3Ask if the restaurant offers a children’s menu before you arrive. While some establishments may not have a formal children’s menu, most any restaurant will have an informal array of dishes (plain pasta, lightly seasoned chicken with vegetables) that are designed to please the palates of young diners. If, on inquiring about a children’s menu the response from the restaurant is that they do not offer alternatives for children, or that they do not have high chairs or booster seats available then you know that this establishment is not attempting to be child friendly and your party may be more satisfied by taking your dinner elsewhere.

4 Most restaurants will offer crayons or coloring sheets for children, but not all do. It is a good idea to have some diversion available for the children in your party. Though if your diversion makes noise, such as a movie on a tablet or phone, please bring headphones. The table next to you may not wish to have the dialog to Finding Nemo as the soundtrack to their anniversary dinner.

5 If your child has reached her limit and needs to go, the most polite move is to request to have your food boxed and have the check brought rather than subject the entire dining room to the dulcet screams of a toddler meltdown.

Restaurant 101: Bussers and Backwaiters

Bussers and backwaiters are both dining room– “front of house”– staff in a restaurant. They perform service that does not include taking orders, pouring wine, or delivering drinks from the bar. They clear tables, refill water, perform bread service, and reset tables between guests. Sometimes they will ‘mark’ tables, i.e. reset them with clean silver, between courses (though some establishments reserve that task for servers.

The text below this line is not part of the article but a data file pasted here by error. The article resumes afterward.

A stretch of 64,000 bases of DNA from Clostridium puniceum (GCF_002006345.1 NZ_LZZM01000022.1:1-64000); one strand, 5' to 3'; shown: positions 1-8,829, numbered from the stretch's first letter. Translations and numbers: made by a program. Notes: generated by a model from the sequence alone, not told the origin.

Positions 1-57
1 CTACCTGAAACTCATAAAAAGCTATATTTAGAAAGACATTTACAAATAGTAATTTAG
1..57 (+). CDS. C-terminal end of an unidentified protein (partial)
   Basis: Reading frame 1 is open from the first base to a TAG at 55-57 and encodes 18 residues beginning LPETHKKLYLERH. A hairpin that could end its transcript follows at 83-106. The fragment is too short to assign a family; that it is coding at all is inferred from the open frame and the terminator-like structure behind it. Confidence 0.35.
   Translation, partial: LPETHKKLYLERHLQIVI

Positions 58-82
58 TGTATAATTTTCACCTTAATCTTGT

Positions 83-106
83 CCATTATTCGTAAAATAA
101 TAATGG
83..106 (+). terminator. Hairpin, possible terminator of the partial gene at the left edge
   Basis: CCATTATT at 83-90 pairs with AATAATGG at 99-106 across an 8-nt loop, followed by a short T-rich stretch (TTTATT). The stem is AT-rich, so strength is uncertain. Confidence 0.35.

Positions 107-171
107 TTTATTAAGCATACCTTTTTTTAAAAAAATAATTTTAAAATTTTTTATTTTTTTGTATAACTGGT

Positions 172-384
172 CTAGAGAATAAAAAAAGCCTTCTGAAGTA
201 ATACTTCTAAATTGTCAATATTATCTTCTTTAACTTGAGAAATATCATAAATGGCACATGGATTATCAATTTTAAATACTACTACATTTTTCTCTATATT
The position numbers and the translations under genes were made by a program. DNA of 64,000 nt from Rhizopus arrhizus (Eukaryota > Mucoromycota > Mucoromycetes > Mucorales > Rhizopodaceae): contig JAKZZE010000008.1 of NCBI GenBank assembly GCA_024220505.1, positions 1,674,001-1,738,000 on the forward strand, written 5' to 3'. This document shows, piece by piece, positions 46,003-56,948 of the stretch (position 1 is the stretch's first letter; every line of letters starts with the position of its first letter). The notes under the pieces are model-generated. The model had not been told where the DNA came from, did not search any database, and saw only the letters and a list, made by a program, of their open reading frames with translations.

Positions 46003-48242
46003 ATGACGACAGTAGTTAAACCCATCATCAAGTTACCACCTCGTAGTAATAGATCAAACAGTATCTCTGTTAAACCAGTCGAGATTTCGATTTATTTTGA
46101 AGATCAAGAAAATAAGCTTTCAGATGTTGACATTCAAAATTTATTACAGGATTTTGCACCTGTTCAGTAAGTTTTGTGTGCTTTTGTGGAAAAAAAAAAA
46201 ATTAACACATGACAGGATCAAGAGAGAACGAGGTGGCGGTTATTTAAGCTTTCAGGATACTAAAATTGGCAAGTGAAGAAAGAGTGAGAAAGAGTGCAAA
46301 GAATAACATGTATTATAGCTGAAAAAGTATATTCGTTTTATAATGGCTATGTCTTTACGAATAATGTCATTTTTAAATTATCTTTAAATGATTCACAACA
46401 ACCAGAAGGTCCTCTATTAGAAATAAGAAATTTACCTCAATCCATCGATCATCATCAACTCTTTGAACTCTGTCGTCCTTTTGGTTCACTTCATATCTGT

Some more modern establishments will alternately use the term “Server Assistant” or “SA” in place of the older “busser” or backwaiter.

The terms are pretty much interchangeable and vary mostly depending on the style of restaurant; busser is more common in casual spots, backwaiter in fine dining, SA in corporate locations. In a way bussers and backwaiters are “assistants” in that much of their work enables servers to perform their tasks more efficiently. But I prefer the term backwaiter, because I think it is more indicative of their role as integral to the service. They may not be required to memorize the wine list and know all the allergens in the tortellini en brodo, but their work is no less important than that of the sommelier or the head waiter.

In most restaurants in the US you can ask any front of house staff member for help if you need a fresh glass of wine, or don’t care for your entree. But generally you will get these things faster if you request them from your server rather than the backwaiter. By all means catch the backwaiter’s eye if you have spilled something and need assistance, if you need more water or coffee, or if your table leg is wobbling. They are the head of the brigade and best equipped to meet those needs. But if you need to know if the cannelloni is gluten free, wait for the server.